Lynn Eaton on why physiotherapists are more than just their job titles.
‘Let’s ban the phrase: “I’m only a physiotherapist”.’
This plea came from CSP chief executive Karen Middleton at last month’s Physiotherapy UK event.
So what is it about the profession that makes so many describe themselves as ‘only’ a physio? It’s not something you’d hear a doctor or a nurse say, is it? Yet, Karen said she frequently hears the expression.
Perhaps one explanation is that physiotherapy has, traditionally, been female-dominated: that, as a gender, we tend to be more deferential than men and are wary of ‘boasting’. But if that were the only reason, why aren’t nurses backwards in coming forwards?
Maybe physios haven’t had the leaders nursing has enjoyed: the Florence Nightingales who aren’t afraid to stand up and challenge others, creating role models in the process.
Healthcare remains hierarchical, despite all the attempts to make it multidisciplinary and collegiate Physiotherapy was once classified as being a profession that was ‘allied to medicine’.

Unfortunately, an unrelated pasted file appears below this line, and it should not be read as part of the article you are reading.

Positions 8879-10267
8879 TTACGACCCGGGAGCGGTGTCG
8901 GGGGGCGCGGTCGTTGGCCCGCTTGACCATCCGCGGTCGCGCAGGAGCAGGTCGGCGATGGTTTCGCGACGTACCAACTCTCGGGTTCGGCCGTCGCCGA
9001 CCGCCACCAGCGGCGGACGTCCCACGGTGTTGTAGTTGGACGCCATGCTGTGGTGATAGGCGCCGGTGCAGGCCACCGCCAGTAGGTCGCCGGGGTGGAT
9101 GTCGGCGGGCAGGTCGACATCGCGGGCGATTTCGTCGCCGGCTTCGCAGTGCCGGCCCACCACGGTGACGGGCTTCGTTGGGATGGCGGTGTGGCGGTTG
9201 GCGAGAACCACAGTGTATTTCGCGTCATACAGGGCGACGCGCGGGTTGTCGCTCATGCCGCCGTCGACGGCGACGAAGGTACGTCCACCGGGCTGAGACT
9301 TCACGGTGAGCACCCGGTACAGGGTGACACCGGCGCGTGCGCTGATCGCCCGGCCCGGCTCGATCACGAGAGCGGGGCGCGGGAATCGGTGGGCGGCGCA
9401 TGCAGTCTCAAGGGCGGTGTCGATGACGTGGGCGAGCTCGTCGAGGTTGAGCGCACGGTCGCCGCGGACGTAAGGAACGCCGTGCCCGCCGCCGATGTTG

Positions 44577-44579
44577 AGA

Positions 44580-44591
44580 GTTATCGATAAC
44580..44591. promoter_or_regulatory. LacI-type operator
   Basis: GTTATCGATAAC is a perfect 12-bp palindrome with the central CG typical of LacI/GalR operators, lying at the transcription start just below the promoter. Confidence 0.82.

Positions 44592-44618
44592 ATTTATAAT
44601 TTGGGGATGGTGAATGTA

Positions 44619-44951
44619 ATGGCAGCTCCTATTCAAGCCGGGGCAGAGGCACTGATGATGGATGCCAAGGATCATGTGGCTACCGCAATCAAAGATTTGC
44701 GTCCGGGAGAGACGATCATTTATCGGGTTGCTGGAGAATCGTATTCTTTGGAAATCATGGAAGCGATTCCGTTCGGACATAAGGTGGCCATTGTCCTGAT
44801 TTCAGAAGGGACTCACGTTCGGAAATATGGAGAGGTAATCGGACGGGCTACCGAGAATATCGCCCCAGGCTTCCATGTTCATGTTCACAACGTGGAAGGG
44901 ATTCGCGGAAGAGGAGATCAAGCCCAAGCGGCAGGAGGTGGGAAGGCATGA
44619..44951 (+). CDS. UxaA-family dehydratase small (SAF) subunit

Carving out the right to be autonomous took time and effort. Confidence doesn’t blossom overnight, but the self-belief and assurance of students – the profession’s next generation – at Physiotherapy UK was palpable.
So if you’ve ever heard yourself saying ‘I’m just a physio’, why not say ‘I am a physio’ from now on?
Now dip into Frontline and see why being in your profession should make you feel proud.
- Lynn Eaton managing editor Frontline and head of CSP member communications firstname.lastname@example.org
AuthorLynn Eaton managing editor Frontline and head of CSP member communications
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